To insert an enemy in the eneditor was needed to scroll to the desired point then go to the selection screen. There was possible to choose one of the loaded enemies, define animations, behavior and other parameters. There was the possibility to create also nullObjects, mean empty sprites that were used to refer an enemy or an event. Through a number of selectors was possible to add counters for transformation either in raster cycles or in number of hits, plus there was the way to define parent-child relationships between enemy elements so that, in example of a boss we could have a nullObject that, in 300 raster lines transform in the boss – that have three linked objects shooting homing missiles and that transforms in explosions after 100 hits providing 20 credits. [need to find pictures for it] – other special events involved the passage of Sprites (for parallax effect) ,stopping the scroll and ending the level.
The intro, the screens and the ending that never were – almost
Is well known that Amiga did create the trend for fancy game intros thanks to psygnosis; might be less known that japanese games had text intros first and that the Neo Geo created the trend for cutboard lightweight intros.
Since powder was trying to retain an arcade or at least a console feel, I thought the cutboard style of intro was ideal. There are at least two attempts for me to create an intro for powder: the first one was supposed to have several vignettes in the foreground with cutscenes like the bay door opening, the ship igniting boosters and so on;
however, since was my own initiative was scrapped at the end, also because Maltese realized that i misinterpreted the M1 design (the dual tails are parallel, not slanted).
The second one was inspired by an animation work of Maltese that he presented at the 1992 edition of Bit.Movie, called 500 TL vs Ferrari, made with Deluxe Paint. It used 8 colors to use less memory but colors were good and so people not even noticed it. It placed at eight place.
That gave me some ideas that maybe using a similar approach i could create a small size anim file for the intro a la Psygnosis, and also helped me in do the jump towards making animated shorts.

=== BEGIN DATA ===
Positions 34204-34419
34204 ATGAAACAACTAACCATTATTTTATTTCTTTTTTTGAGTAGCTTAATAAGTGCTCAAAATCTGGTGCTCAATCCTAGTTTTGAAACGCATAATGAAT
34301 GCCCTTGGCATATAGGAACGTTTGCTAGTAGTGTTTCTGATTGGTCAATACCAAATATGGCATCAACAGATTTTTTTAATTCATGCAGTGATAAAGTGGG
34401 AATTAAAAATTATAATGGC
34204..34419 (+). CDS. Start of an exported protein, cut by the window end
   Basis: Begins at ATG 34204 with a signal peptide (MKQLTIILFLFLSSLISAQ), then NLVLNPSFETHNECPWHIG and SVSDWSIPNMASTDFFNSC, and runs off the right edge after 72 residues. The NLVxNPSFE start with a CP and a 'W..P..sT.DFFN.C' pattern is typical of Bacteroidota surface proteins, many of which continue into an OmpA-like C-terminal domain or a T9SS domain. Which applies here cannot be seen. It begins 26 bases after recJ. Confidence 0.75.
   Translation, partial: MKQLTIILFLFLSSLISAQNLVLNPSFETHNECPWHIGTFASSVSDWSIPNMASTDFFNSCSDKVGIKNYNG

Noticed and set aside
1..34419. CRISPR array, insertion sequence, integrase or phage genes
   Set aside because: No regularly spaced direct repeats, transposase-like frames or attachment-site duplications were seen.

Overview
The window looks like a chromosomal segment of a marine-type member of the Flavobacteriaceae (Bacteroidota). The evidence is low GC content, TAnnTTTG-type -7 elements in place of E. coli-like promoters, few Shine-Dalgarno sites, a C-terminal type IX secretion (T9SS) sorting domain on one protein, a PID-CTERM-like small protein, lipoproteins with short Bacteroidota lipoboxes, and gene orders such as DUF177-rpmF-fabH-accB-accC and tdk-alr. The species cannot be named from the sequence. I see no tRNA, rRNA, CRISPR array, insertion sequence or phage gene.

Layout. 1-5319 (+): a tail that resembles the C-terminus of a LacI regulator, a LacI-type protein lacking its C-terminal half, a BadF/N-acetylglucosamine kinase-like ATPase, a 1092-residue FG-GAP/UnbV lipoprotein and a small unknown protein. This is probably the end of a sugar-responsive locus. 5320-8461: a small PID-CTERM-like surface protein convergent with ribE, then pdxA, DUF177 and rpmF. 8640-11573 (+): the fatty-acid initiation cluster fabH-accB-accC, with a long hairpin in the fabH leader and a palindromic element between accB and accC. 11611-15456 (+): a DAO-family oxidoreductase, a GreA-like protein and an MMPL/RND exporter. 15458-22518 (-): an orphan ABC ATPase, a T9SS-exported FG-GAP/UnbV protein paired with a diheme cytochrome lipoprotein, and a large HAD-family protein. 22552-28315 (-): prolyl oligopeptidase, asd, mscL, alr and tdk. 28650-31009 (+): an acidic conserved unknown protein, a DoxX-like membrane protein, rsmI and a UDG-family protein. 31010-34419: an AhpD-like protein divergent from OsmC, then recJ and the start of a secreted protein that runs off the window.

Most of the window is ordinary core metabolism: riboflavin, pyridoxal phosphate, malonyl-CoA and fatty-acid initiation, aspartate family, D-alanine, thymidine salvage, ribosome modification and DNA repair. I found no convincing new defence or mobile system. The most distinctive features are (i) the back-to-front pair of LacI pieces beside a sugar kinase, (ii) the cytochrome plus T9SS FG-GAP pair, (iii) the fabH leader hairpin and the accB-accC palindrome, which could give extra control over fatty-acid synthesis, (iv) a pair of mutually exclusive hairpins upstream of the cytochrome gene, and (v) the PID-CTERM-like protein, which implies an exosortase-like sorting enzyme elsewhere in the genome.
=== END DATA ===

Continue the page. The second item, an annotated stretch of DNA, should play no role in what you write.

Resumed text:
Later in 1993 i made that animation participate to the Pixel Art Expo in Rome, where it placed – if i remember clearly – eighth too.
Powder from simone bernacchia on Vimeo.
Why at the end the animation did not come out despite the CD format? One of the reason is that we should need to split all sprites to be put into the eneditor and use that to animate, the second -and most important – one was that at the end we forgot of it.
Among the countless open trenches that Powder – but not only – was leaving around, there were also other plans to embellish the game. Later in 1992 Agony came out and sported beautiful introductory screens for each level. Nobody asked me to, but i thought we could show those too in the game. So i started to work on Dpaint using half brite modes to create some of the introductory screens. The first to be created was the game over screen:
The Game Over screen – sorry for the low quality since is taken from a video
Then i started also to work on the several levels, with mixed media, like in example Factory, was started from a screen grab of the opening sequence of “Blade Runner”; i worked on it a bit, pity the tape quality was bad…
And then the City Screen, done by hand, where i tried to use some daring perspective and reflections done by hand (was however later used in the game handbook cover)
Then the ruins main screen:
and the Clouds screen, unfinished, despite being probably the best one…
Also there was an attempt to do a game map, even this unfinished, but at just 32 colors:
I also was trying to find a good way to do the ending; one of my ideas was make the ship land in a carrier on the sea; i also made an ending song for it:
Music: Powder – End Game music (1992) [unreleased] from simone bernacchia on Vimeo.
At the end the final song has been replaced with the actual one, lightweight and included as different song in the main MOD file.
One thing that so far i forgot to mention is that at the time i did not had a monitor: all the graphics was made on my 1982 15″ Grundig Color TV plugged through RF modulator. Indeed was looking much better there (for gamers) than on a monitor screen, but instead Filippo, Nicola and Maltese had one so they were able to pinpoint when sometimes inaccuracies happened.
And other parts of the game started to take life. I was able to Factory, Space and Ruins soundtracks:
Music – Powder – Factory level music- 1992 from simone bernacchia on Vimeo.
Music: Powder – Ruins (1993) from simone bernacchia on Vimeo.
Music – Powder Space in-game soundtrack -v2 – 1992 (unreleased) from simone bernacchia on Vimeo.
And also the bosses idea started to take their place. First boss levels to be conceived were City and Space. For city the first idea was a giant armored ship that, however, due to color reduction did not looked too well:
So one day i decided to redesign it using the juxtaposed coloring and also giving a wink to Thunderforce: the result is a badass red flying carrier mothership shooting lasers from the front, with two openings where a red version of the city winged ships comes out and that needs to be destroyed in two phases.
Test rendering of the city boss
The background was then designed to be coherent with the game progress too, located in the huge hangar of the winged wtite ships, neatly stacked in floors.
A screen capture of an actual boss fight
Things were finally starting to make sense together and i was optimistic for Powder to see the light of day and for us to have a niche of work using our machines; unaware of the tragedy that was slowly unfolding in the other side of the ocean and that would at the end alter our lives…